Then Saxby repeated that line, saying he would shortly approach Mueller to ask him to stay on again.

Before his statement, James Clapper also nodded to Mueller, noting he has served as Director for 12 years.

We have terms for FBI Director for good reason. Not just to prevent the rise of another J Edgar Hoover, one person with an empire over the secret information collection in the US. But also to bring a fresh approach to such things as our manufacturing of “terrorists.”

 

Imagine How Future Parents Will Respond to Concerns about Their Son’s Radicalization

While it’s hard to tell from the reporting, it appears that the government tried to claim last week that it wasn’t Mohamed Osman Mohamud’s First Amendment protected but hateful speech that triggered their investigation and entrapment of the teenager, but was instead the subsequent warning Mohamud’s father gave the FBI about his radicalization.

Agents in Charlotte, N.C., picked up on Mohamud’s name in early 2009 while intercepting email traffic of then-U.S. based al-Qaida propagandist Samir Khan.

That August, FBI Special Agent Isaac DeLong was assigned to interview Mohamud’s father, Osman Barre, who feared Muslim extremists were radicalizing his son. Barre had read about Somali youths from Minnesota who were heading overseas to fight, and he worried his own son was trying to fly to Yemen to fight against the West, DeLong testified.

Barre agreed to speak to Mohamud and try to make sure he wouldn’t fly overseas. He took his son’s passport and reported back to the FBI that they had a chat.

Taking that as true (I don’t necessarily believe it, particularly given Hesham Abu Zubaydah’s claim the FBI had him tracking Mohamud even earlier than that), consider the message his father’s testimony now sends to Muslim families worried about their sons getting radicalized. (h/t Teddy, who is far more reliable at this point that Google’s increasingly useless alert system)

[Mohamud’s father] Osman Barre, meanwhile, had phoned the FBI. He told agents that brainwashed Somali kids were flying overseas, and he wanted the bureau’s help. He wanted agents to prevent his boy from getting on a plane.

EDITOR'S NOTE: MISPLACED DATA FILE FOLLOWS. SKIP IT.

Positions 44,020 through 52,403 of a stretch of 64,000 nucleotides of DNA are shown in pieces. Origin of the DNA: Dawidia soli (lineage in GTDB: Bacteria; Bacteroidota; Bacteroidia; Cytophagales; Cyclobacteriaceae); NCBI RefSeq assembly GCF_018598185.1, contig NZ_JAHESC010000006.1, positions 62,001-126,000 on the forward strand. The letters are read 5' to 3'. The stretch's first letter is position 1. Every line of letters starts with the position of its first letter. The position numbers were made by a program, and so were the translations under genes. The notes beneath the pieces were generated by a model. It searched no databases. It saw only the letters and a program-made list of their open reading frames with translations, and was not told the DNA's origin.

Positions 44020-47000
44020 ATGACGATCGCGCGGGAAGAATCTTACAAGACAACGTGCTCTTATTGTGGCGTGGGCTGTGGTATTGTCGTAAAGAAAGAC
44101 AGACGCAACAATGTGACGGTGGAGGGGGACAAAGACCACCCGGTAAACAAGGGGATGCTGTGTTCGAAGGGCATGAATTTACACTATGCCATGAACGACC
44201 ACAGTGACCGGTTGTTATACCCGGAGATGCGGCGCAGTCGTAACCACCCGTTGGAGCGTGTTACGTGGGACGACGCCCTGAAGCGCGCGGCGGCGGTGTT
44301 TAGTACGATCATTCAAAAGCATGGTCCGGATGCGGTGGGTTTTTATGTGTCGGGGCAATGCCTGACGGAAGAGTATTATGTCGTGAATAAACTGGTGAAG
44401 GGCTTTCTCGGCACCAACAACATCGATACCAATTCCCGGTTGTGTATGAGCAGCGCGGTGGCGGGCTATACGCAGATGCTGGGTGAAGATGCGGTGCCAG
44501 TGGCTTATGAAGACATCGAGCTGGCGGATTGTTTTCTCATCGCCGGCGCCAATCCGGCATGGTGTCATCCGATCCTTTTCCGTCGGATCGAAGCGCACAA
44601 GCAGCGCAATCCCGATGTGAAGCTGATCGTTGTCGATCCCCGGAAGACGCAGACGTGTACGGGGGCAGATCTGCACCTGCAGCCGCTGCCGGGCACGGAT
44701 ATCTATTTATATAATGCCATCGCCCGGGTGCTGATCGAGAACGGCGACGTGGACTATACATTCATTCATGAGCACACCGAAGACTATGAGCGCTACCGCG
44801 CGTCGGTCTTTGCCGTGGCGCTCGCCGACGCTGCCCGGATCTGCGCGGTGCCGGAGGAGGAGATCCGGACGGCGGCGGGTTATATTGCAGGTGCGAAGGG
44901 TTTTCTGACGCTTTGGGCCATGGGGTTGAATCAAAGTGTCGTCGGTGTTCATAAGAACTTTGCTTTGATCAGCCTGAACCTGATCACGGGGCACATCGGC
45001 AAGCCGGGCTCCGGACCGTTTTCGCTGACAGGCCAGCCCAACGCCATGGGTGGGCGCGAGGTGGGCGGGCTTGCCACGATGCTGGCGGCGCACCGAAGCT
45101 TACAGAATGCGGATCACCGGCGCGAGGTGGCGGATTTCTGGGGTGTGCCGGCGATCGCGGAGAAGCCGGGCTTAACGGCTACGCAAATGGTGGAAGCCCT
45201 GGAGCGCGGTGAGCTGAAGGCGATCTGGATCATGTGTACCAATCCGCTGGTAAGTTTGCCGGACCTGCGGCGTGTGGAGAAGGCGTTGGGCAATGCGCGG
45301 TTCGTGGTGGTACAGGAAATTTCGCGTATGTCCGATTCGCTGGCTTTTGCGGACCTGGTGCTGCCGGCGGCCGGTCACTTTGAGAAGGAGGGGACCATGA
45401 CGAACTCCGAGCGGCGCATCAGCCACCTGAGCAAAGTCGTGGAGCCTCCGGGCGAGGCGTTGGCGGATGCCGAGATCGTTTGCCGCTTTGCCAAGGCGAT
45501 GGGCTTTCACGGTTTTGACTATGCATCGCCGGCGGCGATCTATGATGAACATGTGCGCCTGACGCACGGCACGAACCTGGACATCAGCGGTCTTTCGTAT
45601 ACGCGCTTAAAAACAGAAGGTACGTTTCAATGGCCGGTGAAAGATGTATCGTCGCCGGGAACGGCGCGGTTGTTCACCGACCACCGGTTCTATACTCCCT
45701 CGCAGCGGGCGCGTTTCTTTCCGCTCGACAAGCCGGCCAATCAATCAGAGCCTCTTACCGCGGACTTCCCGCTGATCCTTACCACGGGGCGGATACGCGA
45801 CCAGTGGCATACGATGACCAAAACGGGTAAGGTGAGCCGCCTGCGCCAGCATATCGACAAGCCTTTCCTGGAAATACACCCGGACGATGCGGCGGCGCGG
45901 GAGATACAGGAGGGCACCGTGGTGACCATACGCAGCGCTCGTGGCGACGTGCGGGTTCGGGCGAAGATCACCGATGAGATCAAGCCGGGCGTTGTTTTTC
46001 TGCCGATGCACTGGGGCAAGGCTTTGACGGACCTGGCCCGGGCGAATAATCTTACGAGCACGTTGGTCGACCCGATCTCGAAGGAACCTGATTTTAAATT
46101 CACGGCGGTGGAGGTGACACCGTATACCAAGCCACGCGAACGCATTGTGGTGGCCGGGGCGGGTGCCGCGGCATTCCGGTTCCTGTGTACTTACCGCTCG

The agents instead asked him questions about terrorism, which struck a nerve. Osman Barre told the agents he had nothing to hide and that he was grateful to have been given refuge in the U.S. after fleeing the civil war in Somalia.

“Even I say God bless America,” Barre told jurors.

[snip]

Mohamud told his parents he wanted to study at a mosque in Yemen, Osman Barre recalled, and he showed his dad an email about a school there that would teach him Arabic.

The Barres kept talking to their son until he agreed to stay in school. There would be time to study Arabic overseas when he was a grown man, Osman Barre said. He recalled telling his son, “I brought you here to give you a life of prosperity.”

The email Mohamud showed his dad that day was from a Saudi Arabian that he had met at a Portland mosque. Neither Osman nor Mariam Barre knew that the FBI suspected the writer of that email — now identified as Amro Alali — was an al-Qaida recruiter.

FBI agents didn’t share with the Barres that they suspected Mohamud was involved with dangerous extremists, Osman Barre said. Had he been told, he would have reached out to their tight-knit community for help and gotten counseling for their impressionable son.

Barre did exactly what the FBI would hope a father would do: alert the FBI. But rather than helping the father prevent his son from being sucked in, instead the FBI (it claims) used the father’s call as the predicate to suck Mohamud further in, even while they admitted repeatedly he was floundering.

Set aside Mohamud’s guilt or innocence. The message the FBI has sent with its treatment of Mohamud is if family members alert law enforcement to concerns about radicalization, the FBI will then use it as an excuse to entrap their family member.